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-   -   Keep getting errors when running cron job that works in normal terminal. (https://www.linuxquestions.org/questions/linux-newbie-8/keep-getting-errors-when-running-cron-job-that-works-in-normal-terminal-729573/)

Techno Guy 05-30-2009 07:36 PM

Keep getting errors when running cron job that works in normal terminal.
 
Im trying to put the date onto the output filename which works fine when I try it in terminal.
But when I add it to the crontab it keeps giving me these errors


This is what I put into the crontab (on my Mac system)
Code:

1 1 * * * /test.sh >> "/testDate $(date "+%d-%m-%y").txt"
This is what I get when the cron job runs:
Code:

Subject: Cron <test@testUser-2> /test.sh >> "/test $(date "+
X-Cron-Env: <SHELL=/bin/sh>
X-Cron-Env: <PATH=/usr/bin:/bin>
Date: Sun, 31 May 2009 01:01:00

/bin/sh: -c: line 0: unexpected EOF while looking for matching `"'
/bin/sh: -c: line 1: syntax error: unexpected end of file

Any ideas why this is happening? (apart from the fact that it doesn't go any further then the first "%"

nilleso 05-30-2009 07:50 PM

really?... that works from the command line?
try

1 1 * * * /test.sh >> "/testDate `date +%d-%m-%y`.txt"

(note those aren't single quotes around the date command - they're backticks)

cheers :)

colucix 05-30-2009 08:00 PM

The % sign has a special meaning in crontab (see man crontab to find out). You have to escape it:
Code:

1 1 * * * /test.sh >> /testDate/$(date +\%d-\%m-\%y).txt
Also you don't need all these quotes (I removed them all) and maybe you missed a slash between /testdate and the filename.

Techno Guy 05-30-2009 10:34 PM

Thanks for the fast replies!

I will add the backticks, and see if that helps, thanks Nilleso.

Oh and @colucix, I have the quotes so that I can have a space between "testDate" and the date (eg. "testDate 30-05-09").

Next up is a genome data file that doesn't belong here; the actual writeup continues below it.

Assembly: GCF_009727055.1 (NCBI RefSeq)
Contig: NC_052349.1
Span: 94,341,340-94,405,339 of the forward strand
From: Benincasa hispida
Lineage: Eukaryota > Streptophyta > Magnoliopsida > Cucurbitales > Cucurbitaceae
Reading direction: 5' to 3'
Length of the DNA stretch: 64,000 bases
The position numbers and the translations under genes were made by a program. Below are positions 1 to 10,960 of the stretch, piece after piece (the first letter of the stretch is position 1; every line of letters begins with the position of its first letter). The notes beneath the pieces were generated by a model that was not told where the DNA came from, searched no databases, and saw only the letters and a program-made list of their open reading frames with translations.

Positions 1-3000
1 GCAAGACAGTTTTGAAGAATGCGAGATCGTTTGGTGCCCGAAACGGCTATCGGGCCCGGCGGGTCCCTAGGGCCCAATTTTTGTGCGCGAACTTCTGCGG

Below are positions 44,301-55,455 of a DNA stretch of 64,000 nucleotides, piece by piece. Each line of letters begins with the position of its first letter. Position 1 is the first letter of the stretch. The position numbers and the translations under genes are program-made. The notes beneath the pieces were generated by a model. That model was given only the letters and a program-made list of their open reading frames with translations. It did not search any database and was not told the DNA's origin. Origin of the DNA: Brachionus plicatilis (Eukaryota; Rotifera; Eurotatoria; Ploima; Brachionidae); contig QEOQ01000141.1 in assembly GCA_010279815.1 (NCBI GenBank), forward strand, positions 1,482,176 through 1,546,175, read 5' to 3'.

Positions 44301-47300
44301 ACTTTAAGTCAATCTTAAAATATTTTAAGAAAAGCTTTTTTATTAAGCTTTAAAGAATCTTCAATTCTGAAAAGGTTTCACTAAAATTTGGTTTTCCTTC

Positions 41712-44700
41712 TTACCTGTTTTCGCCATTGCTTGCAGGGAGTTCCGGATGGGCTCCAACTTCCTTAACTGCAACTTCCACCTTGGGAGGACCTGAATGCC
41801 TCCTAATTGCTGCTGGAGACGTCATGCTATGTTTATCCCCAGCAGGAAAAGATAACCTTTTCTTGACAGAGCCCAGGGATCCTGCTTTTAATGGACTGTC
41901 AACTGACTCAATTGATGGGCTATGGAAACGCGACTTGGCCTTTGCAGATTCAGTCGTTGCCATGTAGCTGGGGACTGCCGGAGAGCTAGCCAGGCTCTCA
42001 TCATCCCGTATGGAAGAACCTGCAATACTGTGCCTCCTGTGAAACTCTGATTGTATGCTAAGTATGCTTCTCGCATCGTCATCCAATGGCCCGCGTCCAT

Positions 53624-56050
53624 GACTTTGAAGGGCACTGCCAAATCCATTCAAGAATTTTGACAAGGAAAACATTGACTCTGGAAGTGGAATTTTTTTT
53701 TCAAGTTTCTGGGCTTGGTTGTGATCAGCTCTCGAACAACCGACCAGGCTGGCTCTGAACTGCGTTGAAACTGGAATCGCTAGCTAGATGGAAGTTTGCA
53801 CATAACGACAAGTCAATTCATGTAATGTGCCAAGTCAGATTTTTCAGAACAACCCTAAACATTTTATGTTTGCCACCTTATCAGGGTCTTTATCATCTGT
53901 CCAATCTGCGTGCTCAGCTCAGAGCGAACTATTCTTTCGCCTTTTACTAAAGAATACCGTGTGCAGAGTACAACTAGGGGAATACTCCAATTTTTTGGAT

colucix 05-31-2009 03:07 AM

Quote:

Originally Posted by Techno Guy (Post 3557859)
Oh and @colucix, I have the quotes so that I can have a space between "testDate" and the date (eg. "testDate 30-05-09").

Ok for the quotes (I didn't understand since I ususally don't put spaces in the file names). Regarding the backticks they are equivalent to the $(...) syntax, or better, the $(...) construct is more advanced.

As I told above the problem is the percent sign, as stated from the man page:
Quote:

Percent-signs (%) in the command, unless escaped with
backslash (\), will be changed into newline characters, and
all data after the first % will be sent to the command as standard input.
You can finally end up with the following cron job:
Code:

1 1 * * * /test.sh >> "/testDate $(date +\%d-\%m-\%y).txt"

chrism01 05-31-2009 07:35 PM

Also, although spaces in filenames are technically legal, most *nix utils/programs use <space> as an argument separator, so will fail without special handling.
It's much easier not to use spaces in filenames.
In fact, I'd be surprised if any files installed by the orig installer had spaces ... there's a reason/hint.

Techno Guy 05-31-2009 07:48 PM

Yeah I know that spaces shouldn't be used, and 99% of the time my filenames are all without spaces, but this particular cron job is run on my daily computer (not my server) therefor I would like to keep spaces in my file names for this system, but yes on my server all filenames are without spaces.

PS.
My cron job ran this morning and the log files was created perfectly, I used this in the end:
Code:

1 1 * * * /test.sh >> "/test `date +\%d-\%m-\%y`.txt"
Thanks again for all your help!


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